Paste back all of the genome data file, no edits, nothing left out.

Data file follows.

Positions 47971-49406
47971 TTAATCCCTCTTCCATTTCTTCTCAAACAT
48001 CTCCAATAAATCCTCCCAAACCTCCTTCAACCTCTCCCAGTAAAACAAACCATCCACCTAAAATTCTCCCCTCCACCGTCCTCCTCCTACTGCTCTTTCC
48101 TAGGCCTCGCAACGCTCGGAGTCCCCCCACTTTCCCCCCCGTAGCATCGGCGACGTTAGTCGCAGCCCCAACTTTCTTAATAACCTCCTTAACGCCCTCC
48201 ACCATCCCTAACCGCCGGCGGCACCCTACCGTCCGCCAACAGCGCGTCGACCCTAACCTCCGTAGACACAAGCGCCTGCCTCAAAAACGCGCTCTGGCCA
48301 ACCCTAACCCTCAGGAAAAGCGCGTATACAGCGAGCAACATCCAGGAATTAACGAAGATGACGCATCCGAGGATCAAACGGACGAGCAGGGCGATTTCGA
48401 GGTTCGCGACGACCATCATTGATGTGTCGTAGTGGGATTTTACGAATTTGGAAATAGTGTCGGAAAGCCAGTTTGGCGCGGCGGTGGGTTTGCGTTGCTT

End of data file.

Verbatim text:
Positions 47971-49406
47971 TTAATCCCTCTTCCATTTCTTCTCAAACAT
48001 CTCCAATAAATCCTCCCAAACCTCCTTCAACCTCTCCCAGTAAAACAAACCATCCACCTAAAATTCTCCCCTCCACCGTCCTCCTCCTACTGCTCTTTCC
48101 TAGGCCTCGCAACGCTCGGAGTCCCCCCACTTTCCCCCCCGTAGCATCGGCGACGTTAGTCGCAGCCCCAACTTTCTTAATAACCTCCTTAACGCCCTCC
48201 ACCATCCCTAACCGCCGGCGGCACCCTACCGTCCGCCAACAGCGCGTCGACCCTAACCTCCGTAGACACAAGCGCCTGCCTCAAAAACGCGCTCTGGCCA
48301 ACCCTAACCCTCAGGAAAAGCGCGTATACAGCGAGCAACATCCAGGAATTAACGAAGATGACGCATCCGAGGATCAAACGGACGAGCAGGGCGATTTCGA
48401 GGTTCGCGACGACCATCATTGATGTGTCGTAGTGGGATTTTACGAATTTGGAAATAGTGTCGGAAAGCCAGTTTGGCGCGGCGGTGGGTTTGCGTTGCTT